James Taylor Concert Footage For Greenpeace (Amchitka, Alaska)

    Phil Ochs | Changes — at Amchitka

    Recorded live at Amchitka, the 1970 concert that launched Greenpeace

    Joni Mitchell: Big Yellow Taxi, 1983.04.24 Wembley Arena,London, England

    #environnement #pollution #musique

  • Cannibal Women in the Avocado Jungle of Death (1989)

    Pour mon anniversaire mon frère m’a trouvé ce film en me disant « on dirait que c’est toi qui a écrit le scenario ». La protagoniste est une docteur en ethno-anthropologie féministe qui s’appelle Margot ! et qui a pour mission de sauvé des tributs d’amazones cannibales de la prédation masculine sur leur terres et leurs avocats. La boite de prod s’appel « Guacamole production » et il y a tout ce que j’aime, du féminisme, du cannibalisme et du guacamole. Du coup j’ai développée une théorie qui dit qu’on aurais chacun·e un nanar sur mesure qui nous attend quelque part. J’ai trouvé le mien dans ce « Cannibal women in the Avocado Jungle of Death » Youpiii

    The U.S. government grows worried for the nation’s avocado supply after some confrontations with the “Piranha” tribe of cannibal women, who live in the mysterious “Avocado Jungle” (westernmost outpost: San Bernardino) and ritually sacrifice and eat men. The government recruits Margo Hunt (Tweed), a professor of feminist studies at a local university ("Spritzer College"), to travel into the Avocado Jungle and make contact with the women to attempt to convince them to move to a reservation/condo in Malibu. Along the way, she and her travelling companions — male chauvinist guide Jim (Maher) and ditzy undergraduate Bunny (Karen Mistal) — meet a tribe of subservient men called the “Donnahew” (a reference to talk-show host Phil Donahue) and face dangers in their path.

    Eventually, the trio (Margo, Bunny and Jim) meets the Piranha women, who have recently taken Dr. Kurtz (played by Adrienne Barbeau) as their “empress.” Kurtz is Dr. Hunt’s former colleague in feminist studies (the internationally famous author of Smart Women, Stupid Insensitive Men) and now her nemesis; she has joined the tribe of Piranha women with her own exploitative agenda. The two argue about the morality of sacrificing men and the exploitation of the Piranha women, and Bunny decides to join the tribe, her first sacrifice being Jim. Bunny cannot go through with the kill, however, and Dr. Hunt escapes, aided by the handsome, intelligent, and sensitive Jean-Pierre (Brett Stimely), who also was to be sacrificed.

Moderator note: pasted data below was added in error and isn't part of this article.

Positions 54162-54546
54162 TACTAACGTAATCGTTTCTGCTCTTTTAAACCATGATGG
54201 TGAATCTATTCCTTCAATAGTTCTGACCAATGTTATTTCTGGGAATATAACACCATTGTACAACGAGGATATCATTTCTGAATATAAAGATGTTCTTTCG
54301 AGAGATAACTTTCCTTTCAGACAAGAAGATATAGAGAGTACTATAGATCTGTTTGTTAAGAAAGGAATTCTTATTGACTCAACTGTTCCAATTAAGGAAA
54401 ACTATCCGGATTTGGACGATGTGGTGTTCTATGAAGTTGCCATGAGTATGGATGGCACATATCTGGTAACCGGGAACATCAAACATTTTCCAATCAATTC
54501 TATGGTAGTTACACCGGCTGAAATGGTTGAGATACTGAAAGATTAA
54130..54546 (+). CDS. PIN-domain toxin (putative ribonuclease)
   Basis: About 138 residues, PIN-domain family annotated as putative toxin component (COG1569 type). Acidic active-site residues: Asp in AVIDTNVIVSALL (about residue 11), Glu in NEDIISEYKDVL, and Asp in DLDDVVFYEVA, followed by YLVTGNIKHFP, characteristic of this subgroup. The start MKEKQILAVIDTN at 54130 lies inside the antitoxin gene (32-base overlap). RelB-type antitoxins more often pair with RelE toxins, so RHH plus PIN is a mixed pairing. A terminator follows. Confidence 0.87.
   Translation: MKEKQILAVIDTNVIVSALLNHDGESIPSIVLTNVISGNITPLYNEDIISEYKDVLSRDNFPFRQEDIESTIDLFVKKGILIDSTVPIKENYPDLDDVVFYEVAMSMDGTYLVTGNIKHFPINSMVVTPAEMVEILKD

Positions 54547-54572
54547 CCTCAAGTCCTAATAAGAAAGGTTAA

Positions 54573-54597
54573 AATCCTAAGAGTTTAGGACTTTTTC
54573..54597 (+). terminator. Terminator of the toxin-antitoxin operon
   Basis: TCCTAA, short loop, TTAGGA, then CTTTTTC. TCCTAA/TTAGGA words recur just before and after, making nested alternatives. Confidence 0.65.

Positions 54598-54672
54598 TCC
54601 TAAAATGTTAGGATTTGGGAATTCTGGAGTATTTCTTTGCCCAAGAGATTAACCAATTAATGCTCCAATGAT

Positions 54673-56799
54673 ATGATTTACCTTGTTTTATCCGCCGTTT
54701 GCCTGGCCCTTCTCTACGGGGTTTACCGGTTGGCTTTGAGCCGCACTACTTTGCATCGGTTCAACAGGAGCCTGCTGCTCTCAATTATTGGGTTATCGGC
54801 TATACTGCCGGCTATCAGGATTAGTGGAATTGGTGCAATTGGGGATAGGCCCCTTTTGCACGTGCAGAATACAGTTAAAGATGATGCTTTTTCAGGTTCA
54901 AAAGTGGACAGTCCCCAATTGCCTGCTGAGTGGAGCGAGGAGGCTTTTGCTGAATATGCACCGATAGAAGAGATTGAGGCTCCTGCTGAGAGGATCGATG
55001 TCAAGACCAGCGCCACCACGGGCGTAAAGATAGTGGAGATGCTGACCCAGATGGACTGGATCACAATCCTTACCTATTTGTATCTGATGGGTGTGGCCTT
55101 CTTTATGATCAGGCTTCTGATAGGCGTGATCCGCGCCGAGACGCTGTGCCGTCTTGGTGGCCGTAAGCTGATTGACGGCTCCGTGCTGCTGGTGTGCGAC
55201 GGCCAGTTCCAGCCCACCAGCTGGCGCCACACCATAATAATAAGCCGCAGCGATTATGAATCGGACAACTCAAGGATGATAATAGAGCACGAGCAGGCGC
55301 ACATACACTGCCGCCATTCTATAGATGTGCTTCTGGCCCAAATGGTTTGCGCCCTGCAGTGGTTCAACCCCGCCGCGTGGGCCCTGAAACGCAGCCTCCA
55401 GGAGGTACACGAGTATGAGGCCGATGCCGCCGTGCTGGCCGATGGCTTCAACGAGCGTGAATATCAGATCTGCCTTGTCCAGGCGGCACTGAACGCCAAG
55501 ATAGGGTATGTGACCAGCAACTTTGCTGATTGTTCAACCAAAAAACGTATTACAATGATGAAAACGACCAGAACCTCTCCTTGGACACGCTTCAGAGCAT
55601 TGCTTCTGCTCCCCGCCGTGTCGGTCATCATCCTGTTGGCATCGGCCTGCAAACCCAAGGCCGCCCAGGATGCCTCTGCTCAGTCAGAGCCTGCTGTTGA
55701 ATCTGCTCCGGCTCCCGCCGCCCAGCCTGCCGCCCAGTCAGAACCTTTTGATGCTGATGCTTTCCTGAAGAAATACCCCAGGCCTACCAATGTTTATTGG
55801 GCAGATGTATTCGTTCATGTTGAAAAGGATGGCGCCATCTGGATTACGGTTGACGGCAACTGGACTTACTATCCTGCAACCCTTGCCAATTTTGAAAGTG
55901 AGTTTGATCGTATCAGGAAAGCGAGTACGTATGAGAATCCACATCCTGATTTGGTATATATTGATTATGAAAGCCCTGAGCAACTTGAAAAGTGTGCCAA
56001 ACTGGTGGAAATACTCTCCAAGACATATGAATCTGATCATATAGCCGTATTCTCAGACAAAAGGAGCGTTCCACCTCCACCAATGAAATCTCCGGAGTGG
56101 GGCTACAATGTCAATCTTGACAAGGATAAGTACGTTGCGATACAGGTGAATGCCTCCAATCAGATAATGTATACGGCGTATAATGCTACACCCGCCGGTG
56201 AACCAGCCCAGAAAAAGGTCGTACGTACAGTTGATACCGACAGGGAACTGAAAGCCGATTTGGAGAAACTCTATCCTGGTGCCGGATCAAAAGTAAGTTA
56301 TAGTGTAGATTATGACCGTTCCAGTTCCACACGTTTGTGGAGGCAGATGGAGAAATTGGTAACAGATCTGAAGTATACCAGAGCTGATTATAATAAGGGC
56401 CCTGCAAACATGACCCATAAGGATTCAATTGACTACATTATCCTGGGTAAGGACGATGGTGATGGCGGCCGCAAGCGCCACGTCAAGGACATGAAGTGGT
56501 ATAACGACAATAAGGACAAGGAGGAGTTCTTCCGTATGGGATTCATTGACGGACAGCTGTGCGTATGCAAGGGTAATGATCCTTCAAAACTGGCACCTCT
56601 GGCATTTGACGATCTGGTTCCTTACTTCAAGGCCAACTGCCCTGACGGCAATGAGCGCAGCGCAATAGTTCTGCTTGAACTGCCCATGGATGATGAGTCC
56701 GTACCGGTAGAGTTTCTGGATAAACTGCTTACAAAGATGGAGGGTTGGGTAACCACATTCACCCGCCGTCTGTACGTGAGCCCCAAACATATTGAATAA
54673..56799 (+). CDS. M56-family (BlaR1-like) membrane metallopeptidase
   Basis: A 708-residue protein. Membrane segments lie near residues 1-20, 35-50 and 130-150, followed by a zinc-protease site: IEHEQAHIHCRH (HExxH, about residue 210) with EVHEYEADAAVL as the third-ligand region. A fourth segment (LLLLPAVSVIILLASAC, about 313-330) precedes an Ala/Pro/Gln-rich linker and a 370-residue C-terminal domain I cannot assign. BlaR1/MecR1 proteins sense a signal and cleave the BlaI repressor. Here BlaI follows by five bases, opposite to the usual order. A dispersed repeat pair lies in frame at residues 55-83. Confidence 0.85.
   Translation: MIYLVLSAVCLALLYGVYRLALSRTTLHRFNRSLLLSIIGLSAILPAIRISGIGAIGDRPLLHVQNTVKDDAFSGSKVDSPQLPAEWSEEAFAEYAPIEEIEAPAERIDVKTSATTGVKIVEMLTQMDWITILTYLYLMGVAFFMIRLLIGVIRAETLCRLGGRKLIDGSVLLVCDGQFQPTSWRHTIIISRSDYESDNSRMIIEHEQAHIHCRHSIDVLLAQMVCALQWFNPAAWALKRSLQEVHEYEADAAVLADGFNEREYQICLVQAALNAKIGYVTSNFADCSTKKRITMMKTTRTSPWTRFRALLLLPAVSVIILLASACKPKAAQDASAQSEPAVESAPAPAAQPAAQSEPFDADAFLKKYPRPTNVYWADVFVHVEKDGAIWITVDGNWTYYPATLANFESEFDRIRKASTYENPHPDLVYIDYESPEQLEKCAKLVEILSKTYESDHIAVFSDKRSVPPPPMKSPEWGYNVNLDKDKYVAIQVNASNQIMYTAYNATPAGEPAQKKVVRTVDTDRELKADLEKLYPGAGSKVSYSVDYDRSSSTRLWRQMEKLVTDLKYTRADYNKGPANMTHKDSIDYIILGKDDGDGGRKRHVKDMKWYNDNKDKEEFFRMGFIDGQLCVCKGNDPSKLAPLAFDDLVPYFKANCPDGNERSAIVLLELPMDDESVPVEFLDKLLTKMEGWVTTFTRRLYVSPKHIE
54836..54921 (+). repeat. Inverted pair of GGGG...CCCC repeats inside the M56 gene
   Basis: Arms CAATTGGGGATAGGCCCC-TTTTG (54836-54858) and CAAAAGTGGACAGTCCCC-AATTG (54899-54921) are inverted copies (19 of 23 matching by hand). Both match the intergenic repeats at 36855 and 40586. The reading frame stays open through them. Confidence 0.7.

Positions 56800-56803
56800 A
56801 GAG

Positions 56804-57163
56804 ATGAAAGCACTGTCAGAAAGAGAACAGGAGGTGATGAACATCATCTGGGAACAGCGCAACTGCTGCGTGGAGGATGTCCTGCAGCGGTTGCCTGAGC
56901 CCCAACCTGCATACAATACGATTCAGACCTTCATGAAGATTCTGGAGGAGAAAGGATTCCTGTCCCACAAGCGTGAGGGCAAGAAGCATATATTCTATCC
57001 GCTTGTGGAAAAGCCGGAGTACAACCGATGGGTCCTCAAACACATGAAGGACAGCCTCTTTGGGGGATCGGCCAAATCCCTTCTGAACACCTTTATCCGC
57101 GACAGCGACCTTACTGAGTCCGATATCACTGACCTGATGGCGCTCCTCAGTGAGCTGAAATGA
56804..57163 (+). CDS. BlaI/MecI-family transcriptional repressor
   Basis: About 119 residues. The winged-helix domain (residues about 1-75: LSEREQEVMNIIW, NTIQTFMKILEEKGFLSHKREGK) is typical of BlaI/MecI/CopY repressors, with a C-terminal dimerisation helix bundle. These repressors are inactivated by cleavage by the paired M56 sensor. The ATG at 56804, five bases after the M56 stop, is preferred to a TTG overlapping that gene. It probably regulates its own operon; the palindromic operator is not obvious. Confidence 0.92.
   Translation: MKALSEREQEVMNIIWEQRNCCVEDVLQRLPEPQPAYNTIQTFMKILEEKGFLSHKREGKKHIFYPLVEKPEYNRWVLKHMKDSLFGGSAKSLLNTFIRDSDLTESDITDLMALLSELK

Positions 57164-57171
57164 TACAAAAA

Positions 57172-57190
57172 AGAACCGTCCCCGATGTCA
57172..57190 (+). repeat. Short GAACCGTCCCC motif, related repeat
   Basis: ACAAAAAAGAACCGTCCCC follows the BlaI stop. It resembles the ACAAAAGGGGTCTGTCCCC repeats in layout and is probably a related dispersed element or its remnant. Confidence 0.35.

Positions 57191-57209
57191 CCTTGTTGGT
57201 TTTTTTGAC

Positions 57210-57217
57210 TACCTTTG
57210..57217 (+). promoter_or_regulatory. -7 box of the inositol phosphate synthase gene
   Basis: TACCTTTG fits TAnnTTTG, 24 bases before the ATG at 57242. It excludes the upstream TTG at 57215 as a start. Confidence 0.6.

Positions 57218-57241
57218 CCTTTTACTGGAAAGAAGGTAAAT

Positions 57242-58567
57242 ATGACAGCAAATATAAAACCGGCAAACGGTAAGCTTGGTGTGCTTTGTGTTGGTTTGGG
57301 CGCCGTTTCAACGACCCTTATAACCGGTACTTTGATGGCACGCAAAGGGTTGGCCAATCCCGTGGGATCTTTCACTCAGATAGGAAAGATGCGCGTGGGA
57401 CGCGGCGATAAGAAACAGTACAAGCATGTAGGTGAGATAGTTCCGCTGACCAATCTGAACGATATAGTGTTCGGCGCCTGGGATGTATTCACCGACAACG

Dr. Margo Hunt finds in the jungle a rival tribe of cannibal women, the Barracuda Women, who are at war with the Piranha women due to differences over which condiment (guacamole or clam dip) most appropriately accompanies a meal of sacrificed man. Hunt returns to the Piranha stronghold with this other tribe and rescues Bunny and Jim as well as Jean-Pierre.

    Margo Hunt challenges Kurtz to a duel for supremacy, and they argue while fighting with various weapons; eventually, Margo impales Kurtz with a fencing sword. Kurtz explains her motives to Hunt in her last words: After ruling the Piranha tribe, she cannot return to civilization and the talk-show circuit. She then kills herself by plunging into a pit filled with water and piranha fish.

    Having discovered the government plot to domesticate the Piranha women by providing aerobics classes and frequent exposure to Cosmopolitan magazine, Hunt refuses to bring the Piranha women with her, and instead persuades the warring cannibal tribes to reunite, maintaining the peace by means of consciousness raising groups.

    The film ends happily for the trio of main characters: Bunny and Jim are to be married, and Jean-Pierre has enrolled at Dr. Hunt’s university as a feminist studies major, becoming in the process the ideal companion for Hunt.

    Spoiler = J’avais peur que Margot finisse mariée avec le phallocrate mais heureusement c’est pas le cas (ouf)

  • Saul Alinsky - Wikipedia

    Influence on the Tea Party movement[edit]
    In the 2000s, Rules for Radicals did develop as a primer for middle-class moblization, but it was of a kind and in a direction—the return to “vanished verities”—that Alinsky had feared. As did William F. Buckley in the 1960s, a new generation of libertarian, right-wing populist, and conservative activists seemed willing to admire Alinsky’s disruptive organizing talents while rejecting his social-justice politics. Rules for Radicals, and adaptations of the book, began circulating among Republican Tea Party activists.